Godzilla ★★½

This review may contain spoilers. I can handle the truth.

This review may contain spoilers.

I appreciate how Gareth Edwards approaches this Godzilla flick. Firstly, He builds up plot and character for the first hour before even showing Godzilla, and getting into the action. This is something I admire about the structure. 

However, The movies wrong-doing is killing off Bryan Cranston’s character early on, instead of letting him live and have him and his son’s relationship develop throughout from the tragedy of their past life—and then maybe kill him later in the film. But instead of this, we have Aaron Taylor Johnson and his family as the human drama that never has a moment to breathe and comes off overly cliche. We don’t care about this, because we are given nothing to care for. Atleast with the original human drama in the movie, it had a backstory to work off of, whereas the switch up doesn’t have anything. It makes the film fairly dull following Aaron Taylor Johnson. He is simply there to conveniently move the audience from one location to the next, where the action is taking place. It’s a weak storyline.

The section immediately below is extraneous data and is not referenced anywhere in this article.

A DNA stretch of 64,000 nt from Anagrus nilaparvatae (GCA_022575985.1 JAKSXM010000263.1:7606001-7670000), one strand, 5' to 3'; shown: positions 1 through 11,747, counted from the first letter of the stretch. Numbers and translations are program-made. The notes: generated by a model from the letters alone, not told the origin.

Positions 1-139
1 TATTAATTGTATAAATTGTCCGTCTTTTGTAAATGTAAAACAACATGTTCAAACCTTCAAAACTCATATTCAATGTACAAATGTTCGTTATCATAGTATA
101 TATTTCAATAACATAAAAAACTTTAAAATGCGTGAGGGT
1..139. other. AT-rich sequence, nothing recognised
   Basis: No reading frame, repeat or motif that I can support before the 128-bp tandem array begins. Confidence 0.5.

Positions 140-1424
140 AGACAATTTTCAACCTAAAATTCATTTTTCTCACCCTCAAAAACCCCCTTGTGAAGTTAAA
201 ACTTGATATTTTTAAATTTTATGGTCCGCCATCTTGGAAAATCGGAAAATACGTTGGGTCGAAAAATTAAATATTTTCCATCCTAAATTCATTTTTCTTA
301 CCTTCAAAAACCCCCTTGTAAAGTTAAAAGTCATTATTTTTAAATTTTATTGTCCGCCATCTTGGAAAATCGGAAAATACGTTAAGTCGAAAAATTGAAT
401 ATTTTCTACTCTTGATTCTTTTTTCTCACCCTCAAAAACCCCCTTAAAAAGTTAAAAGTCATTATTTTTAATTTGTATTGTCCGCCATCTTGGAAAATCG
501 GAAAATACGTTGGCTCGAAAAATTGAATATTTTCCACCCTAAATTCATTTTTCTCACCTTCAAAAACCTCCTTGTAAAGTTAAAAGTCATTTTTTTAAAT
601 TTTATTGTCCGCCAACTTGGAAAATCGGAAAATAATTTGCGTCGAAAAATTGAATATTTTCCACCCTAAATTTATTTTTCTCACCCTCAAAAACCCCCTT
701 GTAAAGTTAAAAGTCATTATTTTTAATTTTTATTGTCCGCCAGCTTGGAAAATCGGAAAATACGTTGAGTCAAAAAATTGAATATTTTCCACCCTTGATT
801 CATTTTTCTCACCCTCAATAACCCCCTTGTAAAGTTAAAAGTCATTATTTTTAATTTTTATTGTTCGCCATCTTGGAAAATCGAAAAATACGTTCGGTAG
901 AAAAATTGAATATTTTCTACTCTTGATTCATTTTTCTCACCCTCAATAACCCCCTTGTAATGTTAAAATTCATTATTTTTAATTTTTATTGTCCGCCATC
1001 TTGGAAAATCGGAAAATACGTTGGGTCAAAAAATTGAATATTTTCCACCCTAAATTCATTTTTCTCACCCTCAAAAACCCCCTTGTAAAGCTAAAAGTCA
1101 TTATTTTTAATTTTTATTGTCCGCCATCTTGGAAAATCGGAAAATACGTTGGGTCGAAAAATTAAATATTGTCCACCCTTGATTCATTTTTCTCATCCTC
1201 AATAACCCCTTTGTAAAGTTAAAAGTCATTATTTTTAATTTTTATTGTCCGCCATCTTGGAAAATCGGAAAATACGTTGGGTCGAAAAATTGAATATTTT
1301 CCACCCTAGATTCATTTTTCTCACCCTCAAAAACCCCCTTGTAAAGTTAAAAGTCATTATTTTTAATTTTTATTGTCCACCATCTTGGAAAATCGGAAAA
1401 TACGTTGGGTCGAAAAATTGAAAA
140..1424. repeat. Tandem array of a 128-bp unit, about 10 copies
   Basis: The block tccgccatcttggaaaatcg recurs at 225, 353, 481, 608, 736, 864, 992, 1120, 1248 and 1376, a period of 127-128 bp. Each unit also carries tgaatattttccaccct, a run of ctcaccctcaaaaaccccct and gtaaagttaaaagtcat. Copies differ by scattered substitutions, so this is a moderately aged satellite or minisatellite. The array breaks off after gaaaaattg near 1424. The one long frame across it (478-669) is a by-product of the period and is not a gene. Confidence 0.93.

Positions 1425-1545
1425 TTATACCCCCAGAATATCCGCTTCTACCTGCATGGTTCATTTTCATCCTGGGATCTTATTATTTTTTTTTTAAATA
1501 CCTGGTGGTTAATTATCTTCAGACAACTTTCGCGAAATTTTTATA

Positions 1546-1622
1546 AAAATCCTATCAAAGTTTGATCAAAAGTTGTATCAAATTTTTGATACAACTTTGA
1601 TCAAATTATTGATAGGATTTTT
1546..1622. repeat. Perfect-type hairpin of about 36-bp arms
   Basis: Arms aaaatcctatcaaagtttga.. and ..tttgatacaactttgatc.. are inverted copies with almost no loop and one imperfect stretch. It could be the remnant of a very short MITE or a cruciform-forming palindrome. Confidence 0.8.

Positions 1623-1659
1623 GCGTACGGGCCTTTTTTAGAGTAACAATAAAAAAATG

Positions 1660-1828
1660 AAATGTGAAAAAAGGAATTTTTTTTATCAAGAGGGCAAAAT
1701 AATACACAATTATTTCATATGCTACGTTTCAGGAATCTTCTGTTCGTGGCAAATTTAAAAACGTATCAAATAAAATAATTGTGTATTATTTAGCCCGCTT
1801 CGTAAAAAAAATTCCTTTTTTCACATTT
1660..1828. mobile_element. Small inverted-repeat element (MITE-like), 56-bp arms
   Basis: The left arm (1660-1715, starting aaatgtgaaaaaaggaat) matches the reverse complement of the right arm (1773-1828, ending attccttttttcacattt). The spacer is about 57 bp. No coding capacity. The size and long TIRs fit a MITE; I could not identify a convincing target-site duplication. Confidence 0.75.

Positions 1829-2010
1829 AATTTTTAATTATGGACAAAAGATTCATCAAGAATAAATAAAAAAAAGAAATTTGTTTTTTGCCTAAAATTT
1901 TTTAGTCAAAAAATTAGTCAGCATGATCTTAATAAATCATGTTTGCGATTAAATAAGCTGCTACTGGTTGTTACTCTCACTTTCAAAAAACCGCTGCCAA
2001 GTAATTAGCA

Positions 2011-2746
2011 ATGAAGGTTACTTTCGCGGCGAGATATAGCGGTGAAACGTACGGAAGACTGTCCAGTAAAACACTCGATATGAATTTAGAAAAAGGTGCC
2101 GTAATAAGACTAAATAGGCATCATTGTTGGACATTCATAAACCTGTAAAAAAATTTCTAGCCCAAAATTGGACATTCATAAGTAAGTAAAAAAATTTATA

Gareth Edwards captures the scope of Godzilla and Motu, and the destruction left behind by these creatures with his camera compositions being in the perspective of humans. It makes the destruction feel more disastrous and the scale of the creatures more threatening with the humans now the ants on Mother Earth. Gareth Edwards human point of view makes this—sort of—a horror movie but to epic proportions. Through sheer visuals alone, Edwards does so much to convey what I explained above in terms of smallness and bigness, what is happening, as well as moving the narrative along. The sound design, the sound mixing, the cinematography, the editing, the VFX are all top notch as well in helping with this execution. There are some solid set pieces due to all of these factors.